Troops from the 1st Battalion Irish Guards have successfully completed 2 weeks’ training on Exercise Wessex Storm, which was designed to get them away from the Afghanistan-specific training that has occupied our troops for so long.
The training was varied, and focused on fighting in built-up areas and training for chemical, biological, radiological and nuclear warfare, as well as fighting in woods and forests. It also included elements of practising casualty evacuation without helicopter support.
Over 500 soldiers took part in the exercise, with the Irish Guards joined by 2 platoons from Nijmegen Company of the Grenadier Guards and some individual officers from the 1st Battalion Grenadier Guards.
They were also exercising with a company of the Royal Army of Oman and attached arms from 21 Engineer Regiment, 4 Regiment Royal Artillery, 14 Signal Regiment, 1, 2 and 4 Military Intelligence Battalions of the Intelligence Corps, and reservists from the London Regiment.
The aim of the exercise was for the 1st Battalion Irish Guards to simultaneously plan and work as a battle group (BG), operating within a brigade context. The exercise was broken down into a week of company-level battle exercises followed by a week’s field training exercise for the whole BG.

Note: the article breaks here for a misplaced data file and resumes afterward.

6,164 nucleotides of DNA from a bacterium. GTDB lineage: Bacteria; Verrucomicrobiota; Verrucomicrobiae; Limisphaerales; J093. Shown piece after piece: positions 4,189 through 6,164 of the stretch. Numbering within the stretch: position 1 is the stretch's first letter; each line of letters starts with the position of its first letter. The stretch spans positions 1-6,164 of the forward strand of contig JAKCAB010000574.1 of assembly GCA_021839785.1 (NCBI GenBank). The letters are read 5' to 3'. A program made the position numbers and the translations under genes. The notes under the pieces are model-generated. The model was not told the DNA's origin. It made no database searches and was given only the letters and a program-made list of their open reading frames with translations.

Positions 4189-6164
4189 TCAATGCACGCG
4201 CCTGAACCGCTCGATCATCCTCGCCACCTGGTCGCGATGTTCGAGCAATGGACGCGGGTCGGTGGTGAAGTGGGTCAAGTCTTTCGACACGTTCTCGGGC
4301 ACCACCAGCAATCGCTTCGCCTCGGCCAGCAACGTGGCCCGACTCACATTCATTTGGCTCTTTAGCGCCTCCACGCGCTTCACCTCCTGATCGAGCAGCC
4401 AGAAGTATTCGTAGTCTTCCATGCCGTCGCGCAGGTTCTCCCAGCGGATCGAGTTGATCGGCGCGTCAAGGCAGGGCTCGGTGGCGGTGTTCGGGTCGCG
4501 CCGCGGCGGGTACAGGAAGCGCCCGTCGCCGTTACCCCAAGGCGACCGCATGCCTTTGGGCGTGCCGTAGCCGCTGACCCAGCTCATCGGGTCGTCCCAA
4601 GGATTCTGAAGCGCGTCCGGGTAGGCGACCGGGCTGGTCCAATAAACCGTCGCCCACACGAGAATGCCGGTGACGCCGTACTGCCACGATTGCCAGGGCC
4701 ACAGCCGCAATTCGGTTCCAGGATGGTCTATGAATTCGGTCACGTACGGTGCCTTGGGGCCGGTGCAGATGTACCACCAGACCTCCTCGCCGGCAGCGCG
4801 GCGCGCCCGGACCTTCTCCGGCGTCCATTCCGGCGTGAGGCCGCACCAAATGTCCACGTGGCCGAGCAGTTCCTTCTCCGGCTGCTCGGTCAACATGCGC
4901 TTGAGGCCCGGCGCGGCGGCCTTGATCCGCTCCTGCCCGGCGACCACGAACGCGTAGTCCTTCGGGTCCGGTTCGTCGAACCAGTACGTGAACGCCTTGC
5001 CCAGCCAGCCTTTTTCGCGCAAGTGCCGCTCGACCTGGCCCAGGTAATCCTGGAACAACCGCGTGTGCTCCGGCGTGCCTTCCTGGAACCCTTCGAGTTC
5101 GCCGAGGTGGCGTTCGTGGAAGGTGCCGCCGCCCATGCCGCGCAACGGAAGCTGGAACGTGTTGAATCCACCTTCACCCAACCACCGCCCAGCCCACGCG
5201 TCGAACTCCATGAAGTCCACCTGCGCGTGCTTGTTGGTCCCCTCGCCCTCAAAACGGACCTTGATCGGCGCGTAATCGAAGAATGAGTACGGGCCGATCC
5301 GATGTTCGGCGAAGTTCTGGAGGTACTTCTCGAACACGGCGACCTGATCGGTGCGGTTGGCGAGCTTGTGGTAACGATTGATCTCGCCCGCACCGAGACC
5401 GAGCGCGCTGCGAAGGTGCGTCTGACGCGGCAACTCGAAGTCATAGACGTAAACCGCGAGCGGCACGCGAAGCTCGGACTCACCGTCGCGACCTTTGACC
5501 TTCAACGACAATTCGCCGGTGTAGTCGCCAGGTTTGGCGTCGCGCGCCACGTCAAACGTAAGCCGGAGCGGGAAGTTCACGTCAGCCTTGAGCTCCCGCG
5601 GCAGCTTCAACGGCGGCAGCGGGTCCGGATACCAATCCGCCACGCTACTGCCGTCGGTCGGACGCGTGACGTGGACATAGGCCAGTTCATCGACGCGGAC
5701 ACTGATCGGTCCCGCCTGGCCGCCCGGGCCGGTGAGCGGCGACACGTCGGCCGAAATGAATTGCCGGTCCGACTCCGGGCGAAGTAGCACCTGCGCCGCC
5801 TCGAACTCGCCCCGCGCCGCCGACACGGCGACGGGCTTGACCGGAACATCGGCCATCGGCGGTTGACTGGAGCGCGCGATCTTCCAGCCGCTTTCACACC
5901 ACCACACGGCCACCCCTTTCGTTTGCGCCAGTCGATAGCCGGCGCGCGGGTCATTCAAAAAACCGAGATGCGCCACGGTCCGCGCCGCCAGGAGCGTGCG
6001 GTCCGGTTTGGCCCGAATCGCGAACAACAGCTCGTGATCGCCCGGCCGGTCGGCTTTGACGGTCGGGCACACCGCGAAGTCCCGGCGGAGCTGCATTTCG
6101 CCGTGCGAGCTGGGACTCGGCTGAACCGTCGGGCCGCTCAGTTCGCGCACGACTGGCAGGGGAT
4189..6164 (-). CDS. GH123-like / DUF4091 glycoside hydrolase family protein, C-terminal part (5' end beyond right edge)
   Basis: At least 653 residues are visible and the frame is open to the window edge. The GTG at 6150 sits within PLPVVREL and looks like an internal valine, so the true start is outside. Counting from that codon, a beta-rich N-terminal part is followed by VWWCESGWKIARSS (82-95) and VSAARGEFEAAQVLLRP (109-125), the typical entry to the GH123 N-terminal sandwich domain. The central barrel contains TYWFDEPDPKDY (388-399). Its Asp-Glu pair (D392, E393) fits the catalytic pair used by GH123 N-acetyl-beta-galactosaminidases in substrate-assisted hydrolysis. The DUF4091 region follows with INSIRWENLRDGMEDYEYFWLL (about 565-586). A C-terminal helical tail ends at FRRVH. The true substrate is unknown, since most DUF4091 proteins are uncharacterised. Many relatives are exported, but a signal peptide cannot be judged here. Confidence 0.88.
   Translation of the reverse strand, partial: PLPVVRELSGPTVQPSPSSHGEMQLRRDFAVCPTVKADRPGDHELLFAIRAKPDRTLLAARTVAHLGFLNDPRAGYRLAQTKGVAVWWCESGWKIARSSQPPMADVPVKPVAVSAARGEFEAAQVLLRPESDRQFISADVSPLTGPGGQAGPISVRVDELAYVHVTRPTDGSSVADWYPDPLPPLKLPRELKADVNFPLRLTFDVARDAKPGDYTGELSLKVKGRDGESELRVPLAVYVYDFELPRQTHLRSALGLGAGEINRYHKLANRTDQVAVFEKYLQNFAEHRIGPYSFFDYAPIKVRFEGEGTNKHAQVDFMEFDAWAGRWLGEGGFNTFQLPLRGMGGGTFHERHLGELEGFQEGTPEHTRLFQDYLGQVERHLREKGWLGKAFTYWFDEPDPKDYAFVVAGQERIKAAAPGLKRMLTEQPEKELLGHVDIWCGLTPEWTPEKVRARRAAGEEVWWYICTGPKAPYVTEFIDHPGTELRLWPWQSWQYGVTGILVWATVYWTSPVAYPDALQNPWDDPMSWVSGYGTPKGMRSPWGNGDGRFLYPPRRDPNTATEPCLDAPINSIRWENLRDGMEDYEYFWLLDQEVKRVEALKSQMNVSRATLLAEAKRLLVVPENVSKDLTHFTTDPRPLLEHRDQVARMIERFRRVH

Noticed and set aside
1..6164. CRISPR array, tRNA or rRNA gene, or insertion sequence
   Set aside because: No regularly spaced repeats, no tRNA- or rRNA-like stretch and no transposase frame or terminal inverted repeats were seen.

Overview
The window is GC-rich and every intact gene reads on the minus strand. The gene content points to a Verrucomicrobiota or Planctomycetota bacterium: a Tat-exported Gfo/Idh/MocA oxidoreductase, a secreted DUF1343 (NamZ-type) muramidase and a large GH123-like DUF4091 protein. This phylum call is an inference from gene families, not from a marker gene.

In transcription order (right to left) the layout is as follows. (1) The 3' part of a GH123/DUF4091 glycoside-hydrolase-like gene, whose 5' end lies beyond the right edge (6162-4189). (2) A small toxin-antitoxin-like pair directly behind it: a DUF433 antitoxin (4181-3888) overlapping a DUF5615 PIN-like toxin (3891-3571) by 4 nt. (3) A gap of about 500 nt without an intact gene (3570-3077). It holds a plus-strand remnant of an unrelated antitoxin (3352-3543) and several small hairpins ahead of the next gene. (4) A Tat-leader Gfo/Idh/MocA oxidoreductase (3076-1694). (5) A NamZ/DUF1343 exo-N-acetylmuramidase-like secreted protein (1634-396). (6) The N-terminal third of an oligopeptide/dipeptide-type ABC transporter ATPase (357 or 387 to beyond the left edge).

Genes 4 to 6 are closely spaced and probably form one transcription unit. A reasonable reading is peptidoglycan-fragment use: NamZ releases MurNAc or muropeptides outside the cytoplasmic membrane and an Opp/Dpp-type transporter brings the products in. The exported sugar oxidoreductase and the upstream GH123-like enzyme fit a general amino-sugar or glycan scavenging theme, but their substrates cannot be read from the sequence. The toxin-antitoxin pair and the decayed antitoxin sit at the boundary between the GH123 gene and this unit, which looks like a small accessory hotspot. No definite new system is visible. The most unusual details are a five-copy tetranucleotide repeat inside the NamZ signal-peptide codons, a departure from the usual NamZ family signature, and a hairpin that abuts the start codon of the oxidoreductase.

Lieutenant Colonel Ed Boanas, commanding officer of the 1st Battalion Irish Guards, said:
Exercise Wessex Storm was a great opportunity for the 1st Battalion Irish Guards. We were hugely well supported by the Royal Army of Oman, the Grenadier Guards and small teams from the London Regiment, the Royal Artillery, Royal Engineers, Royal Signals and the Royal Army Medical Corps.
We were tested by the Field Training Unit and up against a wily enemy from 3rd Battalion The Yorkshire Regiment.
It was a hard and rewarding exercise, operating on foot across the whole of Salisbury Plain, often by night and from hasty harbour areas, with expeditionary logistics and a live and thinking enemy.
Tactical engagement simulation was excellent and the 3 objectives of Greenlands Farm, Copehill Down and Imber provided a proper and challenging test for the battle group. Salisbury Plain was ideal for this.
Salisbury Plain Training Area is maintained by the Defence Infrastructure Organisation (DIO), which delivers the training service, enabling defence training users to live, work, train and deploy at home and overseas.
Lieutenant Colonel Mark Hiskett, Principal Training Safety Officer, DIO Operations Training South West, said:
DIO’s priority is to support our Armed Forces as they prepare for operations. Salisbury Plain is a large training area and the rugged and diverse terrain is ideal for exercises such as Wessex Storm.
We are pleased to be able to offer the environment and facilities that enable our military personnel to train effectively and refresh their skills.
At over 38,000 hectares (94,000 acres), Salisbury Plain is theUK’s largest training area and offers first-class and diverse training facilities to enable the British Army to meet its training requirements.